I was in Mother Hen mode, worrying he didn't have enough towels, surveying the neighborhood suspiciously, lecturing him about how frivolous it is to sign up for pricey tv packages when he's only there on the weekends. Cc had to shoot me the "dude, he's a big boy," look at least once an hour. And I get it: The guy jet-sets around the country, drinks heartily, holds down a demanding job and still manages to feed himself and take his medicine every day. Sure, he is a big boy. But I can't help it--whenever I look at him, this is what I see.
Probably sometime in 1984 or 1985. On the lawn of the local college (which apparently has now become a University).
It was after some event, and my friends and their mom were hanging out with us on the lawn until my mother came to pick us up. My brother started getting anxious. He was a stubborn little one, and after he had his mind set there is nothing you could say to convince him to change it. Everyone was trying to soothe him, distract him with jokes or games, but he kept asking when mom was coming. I did the only thing I could think of and picked him up. My arms were sore, but I held on tight and did not put that kid down until she pulled into the parking lot.
It's always been like that. Maybe I feel extra responsible because I prayed so hard for a brother and my mom did a good job convincing me that I summoned him and I could never give him back:
i let my mother deal with the noise and the mess, but if i do say myself, i was damn good. i even got to choose his nickname: mickey mouse, even though they shortened it to mickey. i didn't even get that upset when people fawned all over him instead of me; but if they were hogging, they'd hear it. of course he's gorgeous, you think i'd pick an ugly one? hello! dammit, i did all the work to get this kid, i wasn't about to let some auntie leave her nasty lipstick all over him.But my brother bought into it too. When he went to the doctor and had to get shots, he often wanted me with him instead of one of the parents. My dad would playfully ask "Whose are you, mommy's or daddy's?" and the kid would say "my sister's" (he's always been very clever). And for years, every time drunk dials were to be made, I was sure to get a ring. Those are the rare times when he's chatty.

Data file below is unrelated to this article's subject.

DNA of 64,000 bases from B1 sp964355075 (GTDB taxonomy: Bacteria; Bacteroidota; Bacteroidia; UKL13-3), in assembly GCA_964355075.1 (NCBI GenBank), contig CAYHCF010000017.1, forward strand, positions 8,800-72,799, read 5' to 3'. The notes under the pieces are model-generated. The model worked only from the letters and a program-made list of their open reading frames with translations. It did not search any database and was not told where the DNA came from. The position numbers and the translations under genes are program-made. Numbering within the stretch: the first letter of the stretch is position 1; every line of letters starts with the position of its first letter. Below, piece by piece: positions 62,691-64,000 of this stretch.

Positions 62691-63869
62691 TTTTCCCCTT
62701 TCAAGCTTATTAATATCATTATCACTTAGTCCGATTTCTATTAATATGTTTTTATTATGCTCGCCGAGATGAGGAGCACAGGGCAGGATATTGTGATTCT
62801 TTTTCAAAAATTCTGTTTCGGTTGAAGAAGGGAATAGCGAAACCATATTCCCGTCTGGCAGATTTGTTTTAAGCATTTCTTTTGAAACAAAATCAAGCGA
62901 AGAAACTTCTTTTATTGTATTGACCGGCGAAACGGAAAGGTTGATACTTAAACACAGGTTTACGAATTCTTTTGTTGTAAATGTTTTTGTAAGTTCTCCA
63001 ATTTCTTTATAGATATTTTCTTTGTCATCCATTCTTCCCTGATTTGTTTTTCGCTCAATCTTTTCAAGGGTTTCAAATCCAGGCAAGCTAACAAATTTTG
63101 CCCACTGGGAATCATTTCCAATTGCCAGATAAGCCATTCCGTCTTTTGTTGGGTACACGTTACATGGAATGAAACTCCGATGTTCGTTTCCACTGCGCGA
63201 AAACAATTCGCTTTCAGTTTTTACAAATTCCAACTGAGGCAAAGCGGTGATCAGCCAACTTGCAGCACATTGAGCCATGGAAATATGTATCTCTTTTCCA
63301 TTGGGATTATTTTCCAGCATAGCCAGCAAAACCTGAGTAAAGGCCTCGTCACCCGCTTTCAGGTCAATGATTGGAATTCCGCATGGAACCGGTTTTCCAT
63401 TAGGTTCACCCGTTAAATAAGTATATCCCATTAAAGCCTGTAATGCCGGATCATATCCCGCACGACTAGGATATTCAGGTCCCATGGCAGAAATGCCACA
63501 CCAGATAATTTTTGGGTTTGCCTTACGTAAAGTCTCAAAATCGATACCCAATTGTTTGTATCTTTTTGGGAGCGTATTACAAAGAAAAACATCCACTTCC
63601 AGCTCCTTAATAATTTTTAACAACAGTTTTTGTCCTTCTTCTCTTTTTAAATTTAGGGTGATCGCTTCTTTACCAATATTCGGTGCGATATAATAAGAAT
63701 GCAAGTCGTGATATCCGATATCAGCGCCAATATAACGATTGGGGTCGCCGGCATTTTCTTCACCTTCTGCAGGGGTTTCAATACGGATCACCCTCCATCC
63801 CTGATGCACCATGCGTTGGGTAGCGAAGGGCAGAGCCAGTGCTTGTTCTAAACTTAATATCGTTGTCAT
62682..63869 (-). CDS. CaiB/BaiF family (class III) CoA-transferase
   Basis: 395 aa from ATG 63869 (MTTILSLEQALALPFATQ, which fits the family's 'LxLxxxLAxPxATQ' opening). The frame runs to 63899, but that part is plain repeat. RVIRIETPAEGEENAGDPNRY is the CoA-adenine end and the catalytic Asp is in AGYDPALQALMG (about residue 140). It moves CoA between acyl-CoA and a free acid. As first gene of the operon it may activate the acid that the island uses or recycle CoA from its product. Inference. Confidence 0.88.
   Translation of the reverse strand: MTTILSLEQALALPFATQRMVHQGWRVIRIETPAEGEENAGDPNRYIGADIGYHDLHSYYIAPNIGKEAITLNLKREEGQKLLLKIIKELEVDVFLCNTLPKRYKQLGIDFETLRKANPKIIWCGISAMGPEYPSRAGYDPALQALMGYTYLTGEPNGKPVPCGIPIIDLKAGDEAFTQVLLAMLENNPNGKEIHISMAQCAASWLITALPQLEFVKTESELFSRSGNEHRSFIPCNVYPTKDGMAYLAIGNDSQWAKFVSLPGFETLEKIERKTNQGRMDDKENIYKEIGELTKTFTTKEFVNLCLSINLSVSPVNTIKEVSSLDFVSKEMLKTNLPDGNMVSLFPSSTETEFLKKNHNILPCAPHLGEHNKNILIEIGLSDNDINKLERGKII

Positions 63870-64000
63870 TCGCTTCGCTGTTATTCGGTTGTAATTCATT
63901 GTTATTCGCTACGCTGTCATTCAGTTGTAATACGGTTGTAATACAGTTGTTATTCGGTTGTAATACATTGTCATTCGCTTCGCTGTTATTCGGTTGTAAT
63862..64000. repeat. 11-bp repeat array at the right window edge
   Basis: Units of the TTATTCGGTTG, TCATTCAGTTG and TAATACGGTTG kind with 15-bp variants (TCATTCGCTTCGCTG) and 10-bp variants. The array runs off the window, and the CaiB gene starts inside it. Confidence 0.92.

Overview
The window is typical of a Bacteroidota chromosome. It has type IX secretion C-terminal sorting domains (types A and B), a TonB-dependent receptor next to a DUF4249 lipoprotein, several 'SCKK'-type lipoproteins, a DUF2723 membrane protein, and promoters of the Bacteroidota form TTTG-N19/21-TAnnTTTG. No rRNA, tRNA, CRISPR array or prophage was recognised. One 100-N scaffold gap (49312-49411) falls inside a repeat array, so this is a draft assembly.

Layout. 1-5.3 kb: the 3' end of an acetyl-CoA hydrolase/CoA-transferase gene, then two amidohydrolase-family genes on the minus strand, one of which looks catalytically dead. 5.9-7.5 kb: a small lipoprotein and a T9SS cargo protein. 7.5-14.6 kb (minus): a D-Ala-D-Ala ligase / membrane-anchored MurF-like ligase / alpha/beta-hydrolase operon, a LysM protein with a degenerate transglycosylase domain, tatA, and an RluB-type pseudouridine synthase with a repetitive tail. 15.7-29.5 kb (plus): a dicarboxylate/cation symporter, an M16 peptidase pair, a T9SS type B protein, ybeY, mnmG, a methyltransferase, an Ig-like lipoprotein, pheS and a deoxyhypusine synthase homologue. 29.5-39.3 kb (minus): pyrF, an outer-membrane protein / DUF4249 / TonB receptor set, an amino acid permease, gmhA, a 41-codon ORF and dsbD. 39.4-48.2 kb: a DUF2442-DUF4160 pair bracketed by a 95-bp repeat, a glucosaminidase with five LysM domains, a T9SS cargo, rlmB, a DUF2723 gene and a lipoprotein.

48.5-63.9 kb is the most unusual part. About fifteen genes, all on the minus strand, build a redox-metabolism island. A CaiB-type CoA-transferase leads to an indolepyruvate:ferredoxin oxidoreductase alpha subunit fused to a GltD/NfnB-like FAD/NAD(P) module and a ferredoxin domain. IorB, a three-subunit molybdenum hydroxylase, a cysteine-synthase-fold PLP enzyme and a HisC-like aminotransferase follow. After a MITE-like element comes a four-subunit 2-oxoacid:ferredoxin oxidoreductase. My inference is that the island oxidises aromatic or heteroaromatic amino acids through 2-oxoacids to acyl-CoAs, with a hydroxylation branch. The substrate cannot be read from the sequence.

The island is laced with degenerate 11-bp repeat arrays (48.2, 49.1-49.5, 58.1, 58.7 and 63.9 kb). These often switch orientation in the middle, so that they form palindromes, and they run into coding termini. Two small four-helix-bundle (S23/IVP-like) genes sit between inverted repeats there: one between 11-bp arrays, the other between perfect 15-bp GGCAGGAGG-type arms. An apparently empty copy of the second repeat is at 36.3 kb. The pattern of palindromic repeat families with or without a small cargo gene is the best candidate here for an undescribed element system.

While we were in St. Louis, they took us to this place downtown called Rooster (10 different types of bloody Marys!). My brother was nursing his coffee and picking at his French toast, silent as usual. I looked over and saw a black spot on the side of his head that I hadn't seen before--was it a weird mark or some kind of mole? I reached over to touch his face. He jumped away as if my finger was a red-hot iron poker and asked me what the hell I was doing. Cc's eyeroll was practically audible. What? It's not like I licked my finger to clean off his face or something.
Later that day while he was driving the car, I saw Girlfriend M reach over and touch my brother's face in that same spot with the black mark. He turned and smiled at her in just the way that my husband smiles at me when I absently run my hand over his very soft beard. And at that moment it *finally* clicked for me. He really isn't a baby anymore. He's, like, a man. And of course he will be turning to a significant other for reassurances, not us. Which is the way it really ought to be. It just took me a long time to accept it.
Today my brother turns 30. I am so proud of the man that he is. He's intelligent, strong and under all that sarcasm, very kind. The fact that he orchestrated and attended a girls' trip to Las Vegas for my bachelorette party (he was maid of honor) last summer speaks to how much he loves me, too. And when we had that car accident in December, he calmly took charge of the situation while I fell apart like a soggy Kleenex at the thought of nearly killing him.
I may no longer be able to make him feel better by picking him up and squeezing him tight. But I hope he knows that no matter how old we both get, I will always be there for him. And he will never have to be alone.
Happy birthday, brother.